Virginia “Ginny” Smith has owned Ginny’s Fine Fabrics in downtown Rochester for 42 years. Most days, you’ll find her presiding over a cutting board, surrounded by bolts of brightly-colored and patterned fabric peeking out from wall shelves and propped in antique ceramic pots.
“People come in and just relish the color, the exciting patterns and designs they can have,” Smith said. And she’s got the receipts from customers in 10 states and overseas to prove it.
But rents have steadily gone up over the years, and at the time of this writing, Smith was bracing for the terms of her renewal lease. Last month, the Rochester City Council adopted a preliminary property tax hike of nine percent. Smith said she hopes her rent increase will be limited to that. She said other independent businesses downtown were struggling under the cost pressures and would most likely relocate after the leases were up, in full expectation of increased rents.
“The value of the property is growing as the big companies from all over the country are moving in with their hotels, restaurants and chain stores. The small businesses that have really given the character to the downtown of Rochester are getting squeezed out.”
One driving force for the property value speculation and rent hikes is the Destination Medical Center, a $5.6 billion, 20-year redevelopment plan to attract investment to revitalize an aging city core and public works infrastructure. The private non-profit partnered with the city and state to outfit the downtown with touchstones of modern-day urban environments, like rapid bus lanes, separate bike lanes, and more green space along pedestrian-friendly walkways.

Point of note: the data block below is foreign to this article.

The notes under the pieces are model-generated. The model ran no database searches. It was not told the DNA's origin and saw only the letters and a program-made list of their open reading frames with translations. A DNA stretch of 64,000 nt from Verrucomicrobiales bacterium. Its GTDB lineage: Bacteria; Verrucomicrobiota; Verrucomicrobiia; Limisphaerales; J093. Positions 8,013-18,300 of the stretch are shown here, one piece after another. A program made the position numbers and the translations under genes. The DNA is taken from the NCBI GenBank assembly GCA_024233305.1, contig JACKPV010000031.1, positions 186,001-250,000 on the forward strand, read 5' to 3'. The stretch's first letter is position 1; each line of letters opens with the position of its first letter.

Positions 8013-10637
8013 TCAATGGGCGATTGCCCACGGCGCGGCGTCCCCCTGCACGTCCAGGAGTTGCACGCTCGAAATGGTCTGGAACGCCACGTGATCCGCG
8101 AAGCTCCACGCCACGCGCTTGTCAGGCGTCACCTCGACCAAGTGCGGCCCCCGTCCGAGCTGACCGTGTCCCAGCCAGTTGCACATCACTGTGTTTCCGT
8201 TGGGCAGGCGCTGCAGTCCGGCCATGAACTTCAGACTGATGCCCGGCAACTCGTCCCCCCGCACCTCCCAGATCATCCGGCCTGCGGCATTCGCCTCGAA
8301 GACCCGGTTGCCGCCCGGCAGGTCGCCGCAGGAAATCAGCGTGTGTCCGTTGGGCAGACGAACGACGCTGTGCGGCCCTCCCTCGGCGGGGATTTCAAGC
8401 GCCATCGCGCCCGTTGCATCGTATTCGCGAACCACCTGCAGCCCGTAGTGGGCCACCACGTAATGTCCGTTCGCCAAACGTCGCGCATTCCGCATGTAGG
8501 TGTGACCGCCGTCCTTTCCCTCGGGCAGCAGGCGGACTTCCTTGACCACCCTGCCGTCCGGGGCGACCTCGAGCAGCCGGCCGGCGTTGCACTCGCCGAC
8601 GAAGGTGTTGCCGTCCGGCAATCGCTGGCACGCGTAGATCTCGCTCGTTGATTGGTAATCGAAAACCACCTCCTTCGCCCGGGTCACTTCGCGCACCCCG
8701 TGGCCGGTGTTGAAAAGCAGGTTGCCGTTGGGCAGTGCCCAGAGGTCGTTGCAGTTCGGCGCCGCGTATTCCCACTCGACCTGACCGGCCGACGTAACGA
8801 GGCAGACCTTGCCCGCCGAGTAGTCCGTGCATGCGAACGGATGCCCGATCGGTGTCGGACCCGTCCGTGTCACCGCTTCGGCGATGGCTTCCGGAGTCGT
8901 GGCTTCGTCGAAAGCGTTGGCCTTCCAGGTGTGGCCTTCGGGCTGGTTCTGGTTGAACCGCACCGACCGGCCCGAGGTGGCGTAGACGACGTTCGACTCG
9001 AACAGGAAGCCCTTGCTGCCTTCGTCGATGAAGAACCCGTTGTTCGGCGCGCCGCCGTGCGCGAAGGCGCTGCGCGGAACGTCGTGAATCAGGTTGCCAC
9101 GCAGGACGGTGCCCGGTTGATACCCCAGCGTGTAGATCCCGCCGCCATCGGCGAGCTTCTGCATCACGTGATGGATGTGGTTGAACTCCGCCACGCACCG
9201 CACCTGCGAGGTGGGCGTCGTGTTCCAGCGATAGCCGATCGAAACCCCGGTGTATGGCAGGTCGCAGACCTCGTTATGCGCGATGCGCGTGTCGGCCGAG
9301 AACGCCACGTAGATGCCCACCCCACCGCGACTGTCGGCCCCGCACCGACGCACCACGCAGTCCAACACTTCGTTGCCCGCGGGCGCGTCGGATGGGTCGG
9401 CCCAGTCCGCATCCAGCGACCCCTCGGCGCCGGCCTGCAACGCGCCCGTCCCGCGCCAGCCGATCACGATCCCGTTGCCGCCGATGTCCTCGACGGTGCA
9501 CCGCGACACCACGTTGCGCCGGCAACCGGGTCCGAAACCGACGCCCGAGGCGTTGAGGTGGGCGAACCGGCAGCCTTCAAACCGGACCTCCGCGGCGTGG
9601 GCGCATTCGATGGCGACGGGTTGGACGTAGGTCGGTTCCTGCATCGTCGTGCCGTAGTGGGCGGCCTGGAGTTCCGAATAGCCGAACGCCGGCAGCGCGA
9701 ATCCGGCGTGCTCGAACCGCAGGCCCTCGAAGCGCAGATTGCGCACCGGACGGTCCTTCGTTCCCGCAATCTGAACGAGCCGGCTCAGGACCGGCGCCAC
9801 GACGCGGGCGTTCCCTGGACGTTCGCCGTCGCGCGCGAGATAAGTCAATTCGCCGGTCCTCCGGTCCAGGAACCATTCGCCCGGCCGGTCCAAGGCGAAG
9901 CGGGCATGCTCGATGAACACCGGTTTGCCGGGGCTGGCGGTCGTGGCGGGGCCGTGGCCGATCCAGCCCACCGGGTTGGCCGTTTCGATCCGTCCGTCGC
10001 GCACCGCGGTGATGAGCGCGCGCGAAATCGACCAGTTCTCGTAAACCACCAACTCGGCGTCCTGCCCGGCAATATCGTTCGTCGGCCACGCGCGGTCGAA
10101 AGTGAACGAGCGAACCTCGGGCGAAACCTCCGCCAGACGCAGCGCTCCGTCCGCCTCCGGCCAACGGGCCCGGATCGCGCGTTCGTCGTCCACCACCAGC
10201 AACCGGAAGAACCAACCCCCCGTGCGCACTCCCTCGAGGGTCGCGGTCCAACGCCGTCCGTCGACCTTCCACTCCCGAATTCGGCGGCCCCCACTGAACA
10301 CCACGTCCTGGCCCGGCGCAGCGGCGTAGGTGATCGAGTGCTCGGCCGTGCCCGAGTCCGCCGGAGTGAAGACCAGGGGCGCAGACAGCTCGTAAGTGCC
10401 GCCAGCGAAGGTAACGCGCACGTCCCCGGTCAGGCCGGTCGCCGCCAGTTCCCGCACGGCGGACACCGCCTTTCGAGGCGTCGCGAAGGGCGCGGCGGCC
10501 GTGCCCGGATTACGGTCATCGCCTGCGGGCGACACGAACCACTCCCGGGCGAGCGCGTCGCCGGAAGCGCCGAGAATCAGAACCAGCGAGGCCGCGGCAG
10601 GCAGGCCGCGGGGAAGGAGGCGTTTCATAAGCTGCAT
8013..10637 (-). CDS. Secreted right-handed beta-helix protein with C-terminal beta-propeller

“I think our community understands that we’re ready for change, we’re poised for change.” Lisa Clarke is the executive director of the DMC. “The important plan for us is that we put such a solid plan together. People understand that we’re being very thoughtful and very deliberate about this.”
Approved by state lawmakers in 2013, bulldozers and construction cranes have only recently been a regular sight downtown. That’s in part because the state-approved package required the city show $200 million in private investment upfront before the state package funds could be tapped. The 20-year state package amounted to $585 million, including $327 million in direct aid, $128 million from local taxes, $116 million from a county and state transit fund, and $14 million in state tax credits.
“[The Mayo Clinic] said they’d invest $4 billion in Rochester,” DMC Corporation Board Chair R.T. Rybak said. Rybak is head of the Minneapolis Foundation; his role on the DMC Corporation Board is uncompensated. “If the state helped make sure the community around it is set up in a way that could grow.”
Many local officials say Rochester could not have by itself redeveloped its downtown on the scale of the DMC plan. But while few find fault with an effort to attract new investment and breathe new life into outdated urban planning, some object to the state’s involvement. Supporters of the DMC say the package does directly support the Mayo Clinic. But State Representative John Lesch (D) of St. Paul said the Mayo’s business plan is linked to it.
“I asked Mayo in 2013 in tax committee, isn’t it true that you’re going to make [business] decisions on [operations in] Arizona and Florida, where they have facilities, based on where it’s lucrative. [Mayo CEO John Noseworthy, M.D.,] said ‘Well no, we still need this money because we’re still going to favor Minnesota in the future.’ And now it looks like they’re not,” he said.
Last month, the Mayo Clinic announced it would spend $800 million to expand its campuses in Florida and Arizona. The Mayo contends its a global health care provider and will make investments at all three of its campuses to stay in step with competition. It also recently announced an expansion to its Gonda building in Rochester.
Yet with the race to give downtown Rochester a makeover, fabric seller Ginny Smith hopes that businesses owners like her won’t be sacrificed in the process.